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A technological revolution in insect research

Last changed: 14 May 2024
Fly in flower

Insects are the most diverse group of animals on Earth, but current knowledge of insect diversity, ecology and population trends remains extremely poor. During the last few years, a series of technological breakthroughs has revolutionised insect research and environmental monitoring. Artificial intelligence helps handling the large amounts of data involved.

Recent fears of insect declines have sent researchers scrambling for data on how the insects are doing. Given how numerous they are, and how hard to tell apart, obtaining complete information on insect trends has remained a tall order. Now technological breakthroughs are paving the way for global insect surveys. In illustration of their power, a DNA-based survey of Swedish insects is revealing some 10 000 species new to the country – adding a full third to one of the best-known insect faunas in the world. A German survey of DNA finds similar numbers.

“So far, such data are only available for a few insect groups and for selected regions. To improve on the status quo, we need urgent assessments of all types of insects in all parts of the world”, says Tomas Roslin, Professor of Insect Ecology at the Swedish University of Agricultural Sciences (SLU).

Beyond DNA, insects also make sounds characteristic for their species. Now cheap sound recorders are being spread across the environment, digitizing years of sounds – then computers assign these massive data to the insects that produced them. Other devices attract insects to light, then photograph and identify them from the images. Radar and even laser beams sense insects from a distance and identify them based on their size and their wingbeats.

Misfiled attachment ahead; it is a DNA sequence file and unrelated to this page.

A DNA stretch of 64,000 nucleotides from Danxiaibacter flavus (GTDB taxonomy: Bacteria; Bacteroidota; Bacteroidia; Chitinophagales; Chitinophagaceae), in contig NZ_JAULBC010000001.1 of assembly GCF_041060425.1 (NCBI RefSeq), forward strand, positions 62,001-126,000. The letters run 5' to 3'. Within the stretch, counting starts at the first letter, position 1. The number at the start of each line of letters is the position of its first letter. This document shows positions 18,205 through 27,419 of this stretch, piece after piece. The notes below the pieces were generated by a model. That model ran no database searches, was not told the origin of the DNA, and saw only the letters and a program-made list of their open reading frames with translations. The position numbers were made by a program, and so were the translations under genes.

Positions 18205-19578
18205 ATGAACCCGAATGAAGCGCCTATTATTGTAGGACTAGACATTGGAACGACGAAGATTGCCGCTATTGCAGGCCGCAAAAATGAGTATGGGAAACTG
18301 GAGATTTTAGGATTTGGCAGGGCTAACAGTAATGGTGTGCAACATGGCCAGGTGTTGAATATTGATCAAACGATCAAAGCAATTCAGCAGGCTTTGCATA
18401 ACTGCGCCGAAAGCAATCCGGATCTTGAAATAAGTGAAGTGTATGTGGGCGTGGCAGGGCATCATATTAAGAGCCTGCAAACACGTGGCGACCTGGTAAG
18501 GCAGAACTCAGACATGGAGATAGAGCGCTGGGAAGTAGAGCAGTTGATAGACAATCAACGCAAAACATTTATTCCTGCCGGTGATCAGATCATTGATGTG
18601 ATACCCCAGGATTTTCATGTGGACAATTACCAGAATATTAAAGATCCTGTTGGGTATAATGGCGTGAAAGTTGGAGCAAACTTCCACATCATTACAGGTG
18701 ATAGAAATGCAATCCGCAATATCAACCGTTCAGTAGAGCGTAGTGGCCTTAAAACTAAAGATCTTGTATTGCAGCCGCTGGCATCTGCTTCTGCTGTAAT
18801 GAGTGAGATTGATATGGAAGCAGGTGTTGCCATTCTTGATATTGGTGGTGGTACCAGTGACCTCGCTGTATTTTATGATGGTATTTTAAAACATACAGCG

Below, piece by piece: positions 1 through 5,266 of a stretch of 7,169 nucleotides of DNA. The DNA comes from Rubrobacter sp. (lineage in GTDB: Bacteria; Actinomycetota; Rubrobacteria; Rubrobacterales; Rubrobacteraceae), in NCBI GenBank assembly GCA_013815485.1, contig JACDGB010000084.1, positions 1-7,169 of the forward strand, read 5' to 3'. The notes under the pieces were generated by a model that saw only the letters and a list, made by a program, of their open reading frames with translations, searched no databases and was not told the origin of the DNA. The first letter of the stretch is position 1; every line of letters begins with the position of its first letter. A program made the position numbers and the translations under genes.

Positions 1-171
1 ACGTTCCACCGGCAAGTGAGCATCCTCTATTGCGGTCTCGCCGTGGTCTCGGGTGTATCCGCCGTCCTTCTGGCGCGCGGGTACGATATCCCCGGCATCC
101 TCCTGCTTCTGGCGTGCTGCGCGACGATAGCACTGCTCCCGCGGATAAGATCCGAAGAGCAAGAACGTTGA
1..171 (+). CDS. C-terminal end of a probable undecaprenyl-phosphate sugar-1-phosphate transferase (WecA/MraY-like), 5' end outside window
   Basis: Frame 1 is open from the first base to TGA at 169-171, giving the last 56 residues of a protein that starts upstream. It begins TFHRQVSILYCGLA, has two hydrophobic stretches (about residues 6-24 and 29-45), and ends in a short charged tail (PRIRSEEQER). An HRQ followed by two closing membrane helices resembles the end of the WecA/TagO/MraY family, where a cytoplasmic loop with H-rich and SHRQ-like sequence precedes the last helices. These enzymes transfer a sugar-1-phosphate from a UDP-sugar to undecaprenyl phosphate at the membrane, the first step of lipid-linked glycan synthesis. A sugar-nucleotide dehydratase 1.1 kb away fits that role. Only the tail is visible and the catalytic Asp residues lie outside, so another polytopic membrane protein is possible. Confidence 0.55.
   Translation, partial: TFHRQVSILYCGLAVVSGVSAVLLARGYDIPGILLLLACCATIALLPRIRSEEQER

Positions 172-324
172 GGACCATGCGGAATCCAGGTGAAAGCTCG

“All of these methods have enormous advantages, as they build on recording measures which can be half- or fully automated. Automation reduces both the effort and price of experts hand-netting or searching for the insects in the field,” says Roel van Klink, senior researcher at the German Centre for Integrative Biodiversity Research (iDiv).

Most importantly, the new methods reduce our dependence on experts, since the people who can tell insects apart are few and overburdened with work. They can now rely on computers do the routine work – saving their own time for the more urgent tasks of finding and describing new species.

For most insects, there is no one who knows them. An estimated four out of five insect species is unknown to science and lacks even a name. To characterise them all by traditional methods would require more than a millennium. Now, computer-based methods and artificial intelligence are massively speeding up the task of describing life on Earth. Computers and AI are making sense of billions of images, millions of sound recordings and trillions of DNA sequences.

“Together, these technical advances will revolutionise our knowledge about insects. They make surveys of all types of insects feasible. While they have so far been developed in isolation from each other, we will gain unprecedented insights into insects by combining them,” says Dr Silke Bauer from the Swiss Federal Research Institute (WSL). “However, to allow global insights and equality, we need to make sure that both the technologies themselves and the data generated become accessible to everyone.”

These advances and principles are showcased in a new issue of Philosophical Transactions of the Royal Society B   – offering a comprehensive entry port for anyone interested in the insect world and how it is studied.

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Tomas Roslin, Professor Insect Ecology
Department of Ecology, SLU 018-672383